Creating My Worlds

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My sister and I at an Orange County Chapter of Romance Writers of America Meeting

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Our Writing Something Romantic Sisterhood

Someone once asked me how I create a world for whatever book I’m writing at the time. Since I write historical romance, you’d think the answer would be simple – research. But it’s a bit more complicated than that.

While I do spend a considerable amount of effort studying the history of a particular time and place, I also must create fictional characters who have a backstory which shaped them. Every important character has a family. Fathers and mothers leave their imprint on their children, for good or bad. Brothers and sisters play an important part in each hero or heroine’s childhood. Qualities – positive or negative – instilled by parents or mentors become lifelong traits.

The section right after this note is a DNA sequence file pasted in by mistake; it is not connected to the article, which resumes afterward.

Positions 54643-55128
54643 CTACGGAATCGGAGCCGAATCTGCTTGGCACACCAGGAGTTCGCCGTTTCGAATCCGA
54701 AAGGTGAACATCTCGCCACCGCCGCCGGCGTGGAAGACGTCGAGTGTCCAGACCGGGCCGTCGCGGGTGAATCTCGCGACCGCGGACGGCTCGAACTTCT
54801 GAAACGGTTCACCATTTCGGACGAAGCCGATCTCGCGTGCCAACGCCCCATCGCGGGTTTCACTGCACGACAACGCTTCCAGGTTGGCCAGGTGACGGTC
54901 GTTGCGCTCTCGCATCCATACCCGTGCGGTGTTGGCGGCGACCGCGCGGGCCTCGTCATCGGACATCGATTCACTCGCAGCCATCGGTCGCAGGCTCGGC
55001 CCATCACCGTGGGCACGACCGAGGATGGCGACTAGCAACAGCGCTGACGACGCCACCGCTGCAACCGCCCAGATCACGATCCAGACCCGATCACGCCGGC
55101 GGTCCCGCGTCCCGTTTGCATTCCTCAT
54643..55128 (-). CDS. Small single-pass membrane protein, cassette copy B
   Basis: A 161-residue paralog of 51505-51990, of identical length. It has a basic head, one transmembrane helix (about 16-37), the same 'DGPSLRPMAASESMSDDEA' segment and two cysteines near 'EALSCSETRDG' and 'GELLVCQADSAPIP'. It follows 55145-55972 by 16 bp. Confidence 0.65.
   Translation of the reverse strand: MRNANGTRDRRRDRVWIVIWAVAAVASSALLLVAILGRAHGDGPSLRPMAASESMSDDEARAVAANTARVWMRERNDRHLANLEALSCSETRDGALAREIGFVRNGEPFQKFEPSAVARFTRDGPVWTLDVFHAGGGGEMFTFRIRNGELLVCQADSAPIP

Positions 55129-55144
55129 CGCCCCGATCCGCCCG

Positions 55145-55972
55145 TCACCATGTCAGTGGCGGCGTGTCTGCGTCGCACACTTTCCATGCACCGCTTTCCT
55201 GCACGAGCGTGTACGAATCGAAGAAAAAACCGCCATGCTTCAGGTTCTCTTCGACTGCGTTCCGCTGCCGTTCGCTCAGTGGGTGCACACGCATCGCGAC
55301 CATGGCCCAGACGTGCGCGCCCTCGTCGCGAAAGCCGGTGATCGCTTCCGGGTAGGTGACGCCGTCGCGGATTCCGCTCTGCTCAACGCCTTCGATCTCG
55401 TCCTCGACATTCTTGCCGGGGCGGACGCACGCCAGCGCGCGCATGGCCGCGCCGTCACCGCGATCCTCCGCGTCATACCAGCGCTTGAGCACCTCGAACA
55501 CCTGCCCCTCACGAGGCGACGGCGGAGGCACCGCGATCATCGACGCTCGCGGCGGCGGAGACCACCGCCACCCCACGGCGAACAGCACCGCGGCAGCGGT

Let me give you an example.

In Promise Me, a story set in the Regency time period, Court Shelburne nearly loses the love of his life through his unreasoning jealousy. His lack of trust begins early on, when his mother is too involved with her current lover to return home to the bedside of her dying son – Court’s older brother. That traumatic event is the catalyst for everything that follows.

Now, I don’t start out by telling you, the reader, that’s why Court feels unworthy of love. Or why he’s so quick to believe that Philippa has betrayed him with his best friend. All we know for certain at the beginning of the story is that Court believes he holds the moral high ground – while at the same time he’s plotting his coldhearted revenge on his faithless wife.

However, things are not always what they seem.

When first creating a story, I ask myself: What secrets are they (hero and heroine) keeping from each other? These secrets often stem from incidents in their childhood.

But not always.

In Lachlan’s Bride, set in the reign of James IV of Scotland, Lady Francine is keeping a secret belonging not to herself, but to her sister, who’s died five years before the tale begins. Yet at the time of the story’s events, the concealment of the past becomes pivotal to the continued safety of Francine and her daughter.

Once again, I don’t tell the reader at the beginning of the romance that Francine is boldfaced lying to Lachlan MacRath (and everyone else).

But in the end, of course, all will be revealed.

Kathleen Harrington

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